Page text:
“My depressive episodes are always followed by significant weight gain.”
What The Research Indicates
The literature is clear! Depression and weight are connected. Significant depressive episodes are frequently followed by substantial increases in weight. This is true for adults and adolescents alike (Wurtmann JJ, 1993; Felton J, 2014). This cycle reinforces itself with synergy:
The longer you experience dysphoric mood, the greater the increase in weight – Increased weight leads to poor self-image, thus reinforcing a depressive episode.
The Effects of Stoping Exercise
Let’s use the example of the well seasoned athlete. Have you ever noticed significant weight increases in athletes post retirement? It’s rather shocking! Tonya Harding, JaMarcus Russell, and Kevin Stevens are excellent examples.
If you decrease your engagement in physical activity, whether you are an athlete or not, you are guaranteed to gain weight. Decreasing caloric intake is not enough to balance this effect. Few individuals have a metabolism like Jeffree Star who claims to eat candy all day long and stay skinny. (I’m not convinced, but that’s what he says.)
Self-Efficacy Is Key
Self-efficacy means that when you take a targeted action, you have a sense that your actions have a direct effect on the outcome. Your ability to go toe-to-toe with depression, depends on a firm belief that you have impact.
While some research points to serotonin as the primary culprit for weight gain, this leaves us with little opportunity to affect the outcome (short of going on medication). It is important to engage a comprehensive set of cognitive behavioural tools, that when successful, build a strong sense of self-efficacy, useful in battling both depression and weight gain.
Taking The First Step
We acknowledge that breaking the depression wight gain cycle is not as easy as simply, ‘getting yourself out the door.’ Your mind, fed by dysphoria, is going to battle you every step of the way. However, by committing to taking that first step, you are showing your commitment to feeling better. In other words, in the very beginning, ignore how you feel.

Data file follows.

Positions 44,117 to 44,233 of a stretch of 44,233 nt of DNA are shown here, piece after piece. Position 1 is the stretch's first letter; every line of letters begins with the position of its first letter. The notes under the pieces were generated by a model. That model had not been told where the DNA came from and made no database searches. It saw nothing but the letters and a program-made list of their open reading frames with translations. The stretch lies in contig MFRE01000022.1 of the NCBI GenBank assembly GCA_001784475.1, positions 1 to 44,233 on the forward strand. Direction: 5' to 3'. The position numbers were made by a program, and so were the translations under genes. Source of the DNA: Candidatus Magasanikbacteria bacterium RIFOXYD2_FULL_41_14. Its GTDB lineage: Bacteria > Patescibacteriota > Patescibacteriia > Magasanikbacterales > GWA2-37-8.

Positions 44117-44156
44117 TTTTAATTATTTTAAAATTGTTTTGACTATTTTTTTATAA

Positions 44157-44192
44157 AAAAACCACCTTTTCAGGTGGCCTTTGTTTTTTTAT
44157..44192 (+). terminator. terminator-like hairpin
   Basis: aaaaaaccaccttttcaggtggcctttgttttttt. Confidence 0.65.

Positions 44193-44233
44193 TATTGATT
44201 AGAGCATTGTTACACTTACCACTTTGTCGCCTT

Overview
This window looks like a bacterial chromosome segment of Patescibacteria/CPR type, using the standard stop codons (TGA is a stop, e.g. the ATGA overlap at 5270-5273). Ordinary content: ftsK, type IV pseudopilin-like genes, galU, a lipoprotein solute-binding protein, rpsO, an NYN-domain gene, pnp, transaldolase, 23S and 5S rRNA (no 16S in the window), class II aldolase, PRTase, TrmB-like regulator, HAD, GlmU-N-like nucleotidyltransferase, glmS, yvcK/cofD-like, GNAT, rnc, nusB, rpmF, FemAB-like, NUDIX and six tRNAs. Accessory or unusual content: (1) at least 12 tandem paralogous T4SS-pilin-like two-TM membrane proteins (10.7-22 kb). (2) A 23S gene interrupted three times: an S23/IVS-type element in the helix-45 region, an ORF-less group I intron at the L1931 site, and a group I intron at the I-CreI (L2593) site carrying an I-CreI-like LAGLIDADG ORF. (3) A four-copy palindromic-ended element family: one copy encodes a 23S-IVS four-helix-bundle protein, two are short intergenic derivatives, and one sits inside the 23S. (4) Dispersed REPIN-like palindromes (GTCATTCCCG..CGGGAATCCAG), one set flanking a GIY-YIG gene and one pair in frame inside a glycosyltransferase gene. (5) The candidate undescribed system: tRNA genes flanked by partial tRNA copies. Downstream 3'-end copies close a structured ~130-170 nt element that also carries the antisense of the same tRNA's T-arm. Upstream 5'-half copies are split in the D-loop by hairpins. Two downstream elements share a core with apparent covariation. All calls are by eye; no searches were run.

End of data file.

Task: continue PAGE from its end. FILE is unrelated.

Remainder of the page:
Should you take that first step alone? This should go without saying, –> “No!” Engage in a supportive therapeutic relationship for support. We can’t emphasize the importance of this enough!
Identify – Target – Take Action
We suggest the following techniques to help get you get started. Consider this your starter guide, not a replacement for the one-on-one work you should be doing with a therapist.
Identify: Know what the underlying thought distortions are driving your mood and inactivity. This is best done by identifying and labeling your maladaptive thought patterns.
For details, listen to FMP 006 • Defining Cognitive Distortions (CBT Masters Series #1).
Target: Once you have an idea about the typical patters of thinking that get in your way, target the one that feels the most relevant. Work by Dr. David Burns shows that walking through a three step process in targeting our most maladaptive thoughts, is effective at improving mood while increasing motivation.
For details, listen to FMP 007 • Triple Column Technique (CBT Maters Series #2).
Action: The hardest work has been done. You now know the distortions driving your decreased mood and motivation. You have identified one that you want to go after using the Triple Column Technique. Now, it is time to test your hard work by significantly increasing your activity level.
Remember when we mentioned the importance of taking that fist step? Now commit to taking second, third, and fourth steps by engaging in regular physical activity. We guarantee that distortions will emerge. You will use the Triple Column Technique to challenge the distortions as they arise, thus, kicking them to the curb.
Persistence Is King
Avoid using, “feeling better” as your primary outcome metric. It takes a few weeks to notice changes in thinking patters, mood, not to mention weight. Commit to the process, not the outcome. There is not doubt that this is the most difficult battle you will face!
In the long run, you will master tools that can be used throughout your life. Success is a long game. Simply put, persist!